Explore the past, present and future of ‘Eight Bears’

The book examines our complex relationships with our ursine neighbors

A photo of a spectacled bear and cubs in South America

The spectacled bear of South America faces an uncertain future as climate change threatens to destroy its forest home in the Andes.

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Eight Bears
Gloria Dickie
W.W. Norton & Co., $30

Bears have long been considered family. “Stories of a familial bear exist in almost every human culture that shares territory with the animal,” writes journalist Gloria Dickie in her new book, Eight Bears.

The Yakut people of eastern Siberia call brown bears “grandfather” and “uncle.” Shepherds in the French Pyrenees call the brown bear la va-nu-pieds, the “barefooted one,” a reference to its humanlike footprints. In Peru, the Ukuku is an Andes-traipsing man-bear hybrid in Quechua lore that steals away young women.

The ancient and recurrent history of humans recognizing bears as either spiritual or biological brethren sets the tone for the book, which provides rich lessons for understanding our ursine neighbors and how their lives have intertwined with our own.

That bears have had such a cultural grip on our species is impressive given their dearth of global diversity. As you might have guessed, there are only eight bear species: brown, black, sun, moon, polar, spectacled, sloth and giant panda. Dickie explores each in vivid detail, traveling across three continents to some of the places where they amble.

The settings Dickie presents — some remote, some urban — are marvelously rendered. She transports readers to the perilously steep ridgelines of the Andes, perpetually misty and buzzing with hummingbirds, and to Churchill, Canada, a subarctic town on an icy seashore sitting square in the path of migrating polar bears (SN: 11/1/22). Through these travels, Dickie weaves in each species’s unique stories — of decline, recovery and an uncertain future — and how humans have roped their own desires and ambitions to the bears, for better or worse.

Dickie expertly peppers her “ursine odyssey” with dry humor, augmenting the experience of encountering the bears, which oscillates from dopey to truly dangerous. One moment that stands out is when Dickie is preparing to visit the forest homes of Indian sloth bears and describes digesting jarringly matter-of-fact stories and photos of the aftereffects of maulings. But not to worry, a local biologist assures her “in a way that was meant to be comforting,” she will see more injuries like this where she is set to travel.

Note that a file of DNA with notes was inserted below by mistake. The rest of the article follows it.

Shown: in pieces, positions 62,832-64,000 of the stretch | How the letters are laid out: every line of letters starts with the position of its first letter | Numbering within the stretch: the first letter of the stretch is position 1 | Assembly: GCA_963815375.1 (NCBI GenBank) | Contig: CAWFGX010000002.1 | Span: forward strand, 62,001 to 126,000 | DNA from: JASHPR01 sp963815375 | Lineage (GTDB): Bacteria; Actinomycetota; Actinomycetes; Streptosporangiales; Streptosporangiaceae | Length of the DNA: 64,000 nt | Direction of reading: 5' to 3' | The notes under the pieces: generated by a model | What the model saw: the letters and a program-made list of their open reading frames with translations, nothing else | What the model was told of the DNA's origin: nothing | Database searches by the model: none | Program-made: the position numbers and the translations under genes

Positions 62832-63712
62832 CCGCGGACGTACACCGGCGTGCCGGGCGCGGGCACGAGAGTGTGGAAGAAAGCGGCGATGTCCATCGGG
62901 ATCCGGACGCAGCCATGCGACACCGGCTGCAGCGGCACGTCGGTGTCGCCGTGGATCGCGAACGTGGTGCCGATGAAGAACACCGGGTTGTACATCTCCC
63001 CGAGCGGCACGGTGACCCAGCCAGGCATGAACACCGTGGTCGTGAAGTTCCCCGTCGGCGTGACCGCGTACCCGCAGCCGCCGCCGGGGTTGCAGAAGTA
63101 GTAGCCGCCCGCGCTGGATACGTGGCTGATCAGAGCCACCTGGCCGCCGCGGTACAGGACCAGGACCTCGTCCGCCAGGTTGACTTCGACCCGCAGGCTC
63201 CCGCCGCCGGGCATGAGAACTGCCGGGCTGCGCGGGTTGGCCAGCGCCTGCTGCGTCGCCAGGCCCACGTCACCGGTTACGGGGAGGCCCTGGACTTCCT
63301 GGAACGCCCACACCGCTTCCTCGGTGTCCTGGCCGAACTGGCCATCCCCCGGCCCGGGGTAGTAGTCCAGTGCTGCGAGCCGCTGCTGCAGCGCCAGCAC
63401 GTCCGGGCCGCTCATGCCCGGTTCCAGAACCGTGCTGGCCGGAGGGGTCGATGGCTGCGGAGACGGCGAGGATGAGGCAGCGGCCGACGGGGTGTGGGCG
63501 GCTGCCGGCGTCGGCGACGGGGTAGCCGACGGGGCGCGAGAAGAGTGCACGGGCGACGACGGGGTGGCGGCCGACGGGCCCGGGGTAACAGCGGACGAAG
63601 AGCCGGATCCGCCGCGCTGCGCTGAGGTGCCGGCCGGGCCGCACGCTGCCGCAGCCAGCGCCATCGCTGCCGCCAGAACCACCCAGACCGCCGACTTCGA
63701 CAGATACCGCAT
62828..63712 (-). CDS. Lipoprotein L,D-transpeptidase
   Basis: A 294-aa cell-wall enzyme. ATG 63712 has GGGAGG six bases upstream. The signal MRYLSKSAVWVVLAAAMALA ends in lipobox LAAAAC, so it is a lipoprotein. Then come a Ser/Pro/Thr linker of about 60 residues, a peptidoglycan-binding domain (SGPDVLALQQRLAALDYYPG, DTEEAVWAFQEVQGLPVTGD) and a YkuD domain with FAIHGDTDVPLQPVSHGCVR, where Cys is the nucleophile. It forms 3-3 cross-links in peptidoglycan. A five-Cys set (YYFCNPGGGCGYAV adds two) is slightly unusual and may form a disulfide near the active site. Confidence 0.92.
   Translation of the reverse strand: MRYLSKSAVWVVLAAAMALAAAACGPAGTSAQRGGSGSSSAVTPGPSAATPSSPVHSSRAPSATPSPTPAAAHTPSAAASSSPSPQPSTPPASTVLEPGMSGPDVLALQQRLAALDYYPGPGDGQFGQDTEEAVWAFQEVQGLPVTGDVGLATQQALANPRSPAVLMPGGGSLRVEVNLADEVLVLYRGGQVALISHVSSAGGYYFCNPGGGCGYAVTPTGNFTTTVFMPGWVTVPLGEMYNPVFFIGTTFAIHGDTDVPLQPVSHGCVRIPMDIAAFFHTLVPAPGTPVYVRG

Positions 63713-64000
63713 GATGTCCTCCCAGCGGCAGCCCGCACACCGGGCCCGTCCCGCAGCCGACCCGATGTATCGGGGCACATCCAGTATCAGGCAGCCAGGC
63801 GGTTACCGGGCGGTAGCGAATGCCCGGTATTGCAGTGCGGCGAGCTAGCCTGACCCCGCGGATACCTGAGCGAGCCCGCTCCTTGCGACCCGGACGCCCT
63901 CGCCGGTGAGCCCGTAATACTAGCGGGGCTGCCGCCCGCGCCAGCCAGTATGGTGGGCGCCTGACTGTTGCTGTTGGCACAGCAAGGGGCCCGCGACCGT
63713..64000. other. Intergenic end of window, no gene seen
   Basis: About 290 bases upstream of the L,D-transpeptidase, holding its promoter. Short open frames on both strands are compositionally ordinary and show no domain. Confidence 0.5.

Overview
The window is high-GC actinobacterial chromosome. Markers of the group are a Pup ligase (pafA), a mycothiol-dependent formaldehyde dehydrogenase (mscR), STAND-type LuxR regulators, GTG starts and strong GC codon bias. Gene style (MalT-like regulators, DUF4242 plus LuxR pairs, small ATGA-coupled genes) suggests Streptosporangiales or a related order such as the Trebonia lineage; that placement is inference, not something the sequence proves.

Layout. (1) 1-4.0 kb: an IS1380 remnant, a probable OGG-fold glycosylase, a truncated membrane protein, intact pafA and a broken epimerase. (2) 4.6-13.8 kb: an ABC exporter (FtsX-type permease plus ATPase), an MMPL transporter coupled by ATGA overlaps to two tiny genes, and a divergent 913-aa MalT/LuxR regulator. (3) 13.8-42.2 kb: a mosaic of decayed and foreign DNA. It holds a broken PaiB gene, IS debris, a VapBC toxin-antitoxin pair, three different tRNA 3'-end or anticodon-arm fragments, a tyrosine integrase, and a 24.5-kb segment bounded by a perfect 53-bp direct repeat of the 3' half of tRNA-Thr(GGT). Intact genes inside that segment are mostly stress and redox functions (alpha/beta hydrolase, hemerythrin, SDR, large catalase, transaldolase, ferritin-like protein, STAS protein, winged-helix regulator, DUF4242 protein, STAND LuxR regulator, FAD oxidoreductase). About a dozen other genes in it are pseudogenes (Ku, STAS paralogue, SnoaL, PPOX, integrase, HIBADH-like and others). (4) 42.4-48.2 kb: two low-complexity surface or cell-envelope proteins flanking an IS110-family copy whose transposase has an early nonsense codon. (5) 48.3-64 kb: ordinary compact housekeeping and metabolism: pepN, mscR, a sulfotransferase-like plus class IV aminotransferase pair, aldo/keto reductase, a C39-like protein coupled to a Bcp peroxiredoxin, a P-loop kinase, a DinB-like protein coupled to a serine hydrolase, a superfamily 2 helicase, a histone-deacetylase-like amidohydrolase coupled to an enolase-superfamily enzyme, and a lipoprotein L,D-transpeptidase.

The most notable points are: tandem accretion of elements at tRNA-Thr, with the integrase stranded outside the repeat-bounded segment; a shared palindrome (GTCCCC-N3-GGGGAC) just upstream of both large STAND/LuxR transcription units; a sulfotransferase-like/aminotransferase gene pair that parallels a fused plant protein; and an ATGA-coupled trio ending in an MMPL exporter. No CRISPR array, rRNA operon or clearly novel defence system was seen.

Such engaging insights into Dickie’s experiences elevate Eight Bears well above a patchwork of bear facts.

Though, there are facts aplenty. Dickie provides ample context on each species’s biology, ecology and historical (and sometimes prehistorical) relationship with humans. The robust accounting of so much about these animals is fascinating, though some forays into the evolutionary history of each branch of the bear family tree and the taxonomic identity of Paddington Bear and Baloo from The Jungle Book can feel meandering (SN: 4/3/16). Still, Dickie excels in crafting a captivating and carefully considered mosaic of stories that will engross any reader interested in wildlife and wilderness.

One primary theme in Eight Bears is that many species inhabit woefully shrinking natural spaces. In the Andes, spectacled bears’ cloud forests risk ascending upslope into oblivion due to a warming climate. Polar bears are caught between rapidly dwindling sea ice and a genetic tidal wave from hybridizing with brown bears that have started wandering poleward (SN: 9/3/20). Sloth bears are squeezed into smaller and smaller pockets of forest as human populations expand, leading to violent, tragic conflicts with people.

These eight bear species, Dickie shows, manage to capture the full range of people’s attitudes toward wilderness, from awe to exploitation, neglect to reverence. She illuminates radically varied consequences of humans placing political, social or economic value on bears. For instance, circumstances aligned for giant pandas to be useful in “panda diplomacy” as a political bargaining chip for China, thus feeding a cultural status and conservation investment the seven other bear species lack. Dickie’s honest and bleak accounts of moon and sun bears languishing on farms in Vietnam that collect bear bile to treat inflammation and high cholesterol present a far darker reality for some species.

There are relative success stories in which bears have bounced back into abundance, but that can present ongoing tension. In the United States, humans and black bears navigate coexistence at the wildland-urban interface (and national park trash cans). On the eastern flanks of the Rockies, brown bears lollop into territories gone bearless for decades due to intentional extermination, now saturated with farms and people.

In the end, Dickie warns that only three species — black, brown and panda bears — seem well-positioned to persist in the wild in the future. Losing animals whose lives have so closely paralleled our own would be like losing family, she writes. “And in some ways, we would lose a part of our own wildness. Without bears, the woods, and our stories, would be empty.”

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About Jake Buehler

Jake Buehler is a freelance science writer, covering natural history, wildlife conservation and Earth's splendid biodiversity, from salamanders to sequoias. He has a master's degree in zoology from the University of Hawaii at Manoa.

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